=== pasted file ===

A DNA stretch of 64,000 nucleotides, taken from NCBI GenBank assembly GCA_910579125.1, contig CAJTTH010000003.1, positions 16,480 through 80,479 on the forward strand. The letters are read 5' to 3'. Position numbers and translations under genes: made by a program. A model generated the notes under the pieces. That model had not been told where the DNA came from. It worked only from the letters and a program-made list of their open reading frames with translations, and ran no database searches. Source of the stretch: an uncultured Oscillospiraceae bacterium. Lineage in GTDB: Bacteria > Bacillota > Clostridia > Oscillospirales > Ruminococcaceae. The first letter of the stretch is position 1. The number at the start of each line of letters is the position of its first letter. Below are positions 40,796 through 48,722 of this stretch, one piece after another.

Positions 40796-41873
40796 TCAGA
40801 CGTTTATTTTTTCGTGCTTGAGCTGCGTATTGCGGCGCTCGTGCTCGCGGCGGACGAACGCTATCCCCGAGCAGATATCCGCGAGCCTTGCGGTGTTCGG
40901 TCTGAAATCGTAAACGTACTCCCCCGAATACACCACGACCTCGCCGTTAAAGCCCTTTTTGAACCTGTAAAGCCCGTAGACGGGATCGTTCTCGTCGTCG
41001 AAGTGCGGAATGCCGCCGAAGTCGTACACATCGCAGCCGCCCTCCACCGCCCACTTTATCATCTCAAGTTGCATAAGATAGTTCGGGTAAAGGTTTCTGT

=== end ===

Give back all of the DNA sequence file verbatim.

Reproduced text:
A DNA stretch of 64,000 nucleotides, taken from NCBI GenBank assembly GCA_910579125.1, contig CAJTTH010000003.1, positions 16,480 through 80,479 on the forward strand. The letters are read 5' to 3'. Position numbers and translations under genes: made by a program. A model generated the notes under the pieces. That model had not been told where the DNA came from. It worked only from the letters and a program-made list of their open reading frames with translations, and ran no database searches. Source of the stretch: an uncultured Oscillospiraceae bacterium. Lineage in GTDB: Bacteria > Bacillota > Clostridia > Oscillospirales > Ruminococcaceae. The first letter of the stretch is position 1. The number at the start of each line of letters is the position of its first letter. Below are positions 40,796 through 48,722 of this stretch, one piece after another.

Positions 40796-41873
40796 TCAGA
40801 CGTTTATTTTTTCGTGCTTGAGCTGCGTATTGCGGCGCTCGTGCTCGCGGCGGACGAACGCTATCCCCGAGCAGATATCCGCGAGCCTTGCGGTGTTCGG
40901 TCTGAAATCGTAAACGTACTCCCCCGAATACACCACGACCTCGCCGTTAAAGCCCTTTTTGAACCTGTAAAGCCCGTAGACGGGATCGTTCTCGTCGTCG
41001 AAGTGCGGAATGCCGCCGAAGTCGTACACATCGCAGCCGCCCTCCACCGCCCACTTTATCATCTCAAGTTGCATAAGATAGTTCGGGTAAAGGTTTCTGT